Researchers hope to test dandelion tea on patients at a Windsor, Ont., clinic after it was found the roots of the weed killed cancer cells in the laboratory.
The promising research is being led by a University of Windsor oncologist, in association with the Windsor Regional Cancer Centre.
Dr. Caroline Hamm said dandelion root extract is unique, and is one of the only things found to help with chronic myelomonocytic leukemia.
Chronic lyelomonocytic leukemia (CMML) is a type of cancer that starts in blood-forming cells of the bone marrow and involves the blood.
Sources: American Cancer Society; Dr. Carolyn Hamm, Windsor Regional Cancer Centre
"It was really unusual to find a product that had efficacy in that area," said Hamm.
Some patients swear by it
John DiCarlo, 72, was admitted to hospital three years ago with leukemia. Even after aggressive treatment, he was sent home to put his affairs in order with his wife and four children.
The cancer clinic suggested he try the tea. Four months later, he returned to the clinic in remission. He has been cancer free for three years.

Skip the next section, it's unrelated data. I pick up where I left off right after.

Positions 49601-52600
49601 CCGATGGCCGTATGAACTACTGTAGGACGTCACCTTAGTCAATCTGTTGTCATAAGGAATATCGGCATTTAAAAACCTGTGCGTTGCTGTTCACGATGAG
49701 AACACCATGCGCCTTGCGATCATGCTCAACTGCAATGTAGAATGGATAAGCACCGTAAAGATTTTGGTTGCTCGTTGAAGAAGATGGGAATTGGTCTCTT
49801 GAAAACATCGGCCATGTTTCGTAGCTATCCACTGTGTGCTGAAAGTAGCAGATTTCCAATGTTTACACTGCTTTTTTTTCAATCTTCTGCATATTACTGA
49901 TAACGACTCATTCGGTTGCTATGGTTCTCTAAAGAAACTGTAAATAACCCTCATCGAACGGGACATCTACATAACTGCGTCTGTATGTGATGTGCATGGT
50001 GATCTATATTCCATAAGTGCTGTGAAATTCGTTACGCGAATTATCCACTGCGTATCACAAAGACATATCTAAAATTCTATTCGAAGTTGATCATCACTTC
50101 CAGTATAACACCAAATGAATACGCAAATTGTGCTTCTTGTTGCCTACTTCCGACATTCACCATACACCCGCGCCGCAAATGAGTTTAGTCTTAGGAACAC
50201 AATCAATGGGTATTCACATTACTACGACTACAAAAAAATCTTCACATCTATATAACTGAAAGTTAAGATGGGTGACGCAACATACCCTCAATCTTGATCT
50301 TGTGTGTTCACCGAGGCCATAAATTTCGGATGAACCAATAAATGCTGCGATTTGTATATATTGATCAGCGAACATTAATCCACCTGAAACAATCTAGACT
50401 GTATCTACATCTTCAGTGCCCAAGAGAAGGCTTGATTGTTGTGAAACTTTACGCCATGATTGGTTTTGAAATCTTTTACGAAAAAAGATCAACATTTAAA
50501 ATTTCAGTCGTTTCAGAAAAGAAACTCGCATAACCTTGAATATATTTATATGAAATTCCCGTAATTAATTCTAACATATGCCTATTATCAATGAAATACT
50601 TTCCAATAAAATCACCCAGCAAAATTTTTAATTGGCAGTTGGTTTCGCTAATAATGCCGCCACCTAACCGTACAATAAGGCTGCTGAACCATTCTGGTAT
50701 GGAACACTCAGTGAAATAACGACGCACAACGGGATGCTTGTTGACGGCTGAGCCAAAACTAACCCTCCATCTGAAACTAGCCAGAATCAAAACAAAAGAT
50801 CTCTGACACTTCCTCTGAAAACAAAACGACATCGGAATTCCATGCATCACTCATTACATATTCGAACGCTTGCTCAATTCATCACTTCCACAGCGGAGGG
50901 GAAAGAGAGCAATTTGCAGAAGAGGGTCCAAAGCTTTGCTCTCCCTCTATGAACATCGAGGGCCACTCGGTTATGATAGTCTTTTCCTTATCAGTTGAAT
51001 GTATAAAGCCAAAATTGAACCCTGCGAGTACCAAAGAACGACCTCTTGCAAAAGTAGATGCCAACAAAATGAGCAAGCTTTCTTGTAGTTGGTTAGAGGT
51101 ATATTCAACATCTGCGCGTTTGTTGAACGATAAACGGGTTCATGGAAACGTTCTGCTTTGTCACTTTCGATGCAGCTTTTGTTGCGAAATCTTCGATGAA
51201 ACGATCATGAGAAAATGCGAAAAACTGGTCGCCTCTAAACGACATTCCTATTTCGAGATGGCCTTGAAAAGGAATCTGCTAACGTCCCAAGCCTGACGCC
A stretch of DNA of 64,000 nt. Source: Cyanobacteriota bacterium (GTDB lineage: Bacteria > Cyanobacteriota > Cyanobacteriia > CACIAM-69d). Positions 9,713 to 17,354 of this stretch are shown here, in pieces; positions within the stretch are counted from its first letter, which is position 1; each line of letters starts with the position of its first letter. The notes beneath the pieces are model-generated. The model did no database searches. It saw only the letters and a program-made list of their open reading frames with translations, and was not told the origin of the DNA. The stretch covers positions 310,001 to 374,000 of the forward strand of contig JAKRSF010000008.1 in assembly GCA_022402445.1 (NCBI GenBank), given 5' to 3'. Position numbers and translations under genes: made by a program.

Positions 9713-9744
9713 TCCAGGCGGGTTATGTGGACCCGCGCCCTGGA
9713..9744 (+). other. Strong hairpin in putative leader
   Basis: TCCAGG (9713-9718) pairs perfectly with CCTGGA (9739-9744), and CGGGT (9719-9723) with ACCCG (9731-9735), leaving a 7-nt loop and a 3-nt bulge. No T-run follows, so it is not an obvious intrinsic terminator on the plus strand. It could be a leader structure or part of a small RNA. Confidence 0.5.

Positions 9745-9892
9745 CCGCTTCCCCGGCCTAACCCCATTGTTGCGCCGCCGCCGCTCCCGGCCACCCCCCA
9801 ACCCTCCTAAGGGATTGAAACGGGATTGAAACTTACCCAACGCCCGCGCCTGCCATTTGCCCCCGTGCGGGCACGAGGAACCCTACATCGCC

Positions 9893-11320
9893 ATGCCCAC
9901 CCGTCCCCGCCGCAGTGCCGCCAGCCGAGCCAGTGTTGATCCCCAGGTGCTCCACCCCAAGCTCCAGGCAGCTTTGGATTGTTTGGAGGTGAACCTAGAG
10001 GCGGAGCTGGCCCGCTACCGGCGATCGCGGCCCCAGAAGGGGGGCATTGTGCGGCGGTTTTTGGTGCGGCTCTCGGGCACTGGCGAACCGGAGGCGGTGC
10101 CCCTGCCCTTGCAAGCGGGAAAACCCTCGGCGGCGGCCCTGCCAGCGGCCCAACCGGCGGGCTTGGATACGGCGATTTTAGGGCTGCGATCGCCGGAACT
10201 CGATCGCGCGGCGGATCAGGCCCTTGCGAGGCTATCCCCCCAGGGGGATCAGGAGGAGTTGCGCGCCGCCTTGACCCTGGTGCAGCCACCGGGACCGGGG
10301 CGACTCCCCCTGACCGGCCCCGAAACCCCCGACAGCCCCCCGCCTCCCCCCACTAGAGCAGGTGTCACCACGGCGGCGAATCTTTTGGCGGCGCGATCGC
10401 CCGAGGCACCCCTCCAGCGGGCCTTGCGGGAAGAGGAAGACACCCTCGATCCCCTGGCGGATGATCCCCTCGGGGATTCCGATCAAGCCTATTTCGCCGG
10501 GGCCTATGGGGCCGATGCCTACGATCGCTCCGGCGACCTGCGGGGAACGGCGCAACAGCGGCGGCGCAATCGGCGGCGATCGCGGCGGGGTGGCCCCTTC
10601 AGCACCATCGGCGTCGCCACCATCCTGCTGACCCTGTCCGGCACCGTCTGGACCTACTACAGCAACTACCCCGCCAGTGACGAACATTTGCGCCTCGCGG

He said his doctor credits the dandelions.
"He said, 'You are doing pretty good, you aren't a sick man anymore'," DiCarlo told CBC News.
Talk to your doctor
The roots of the common dandelion were ground up and made into tea. According to researchers, early results show that the tea kills cancer cells in the lab.
Using dandelion tea extract to treat leukemia is not a new idea. The Memorial Sloan-Kettering Cancer Center in the U.S., among other research sites, has been looking at the plant since at least 2010.
Hamm said the tea doesn't work for everyone and they need to find out why. The first phase of the trials will attempt to determine the right dose to administer.
Hamm was convinced that the weed contains an active ingredient, but warned "it can harm as well as benefit." She said taking dandelion extract tea could interfere with regular chemotherapy, and she urged patients not to mix the natural remedy with other cancer drugs without speaking to a doctor first.
The researchers have filed an application with Health Canada. If it's approved, Hamm expected to start the first phase of the trials in about two to three months.
Phase 1 involves 21 cancer patients where the standard of care is not working. Hamm said it would include patients with a wide variety of cancer types. The first phase should last six to eight months, she said.
Phase 2 will look at which types of cancer dandelion extract works best on, based on the results of Phase 1.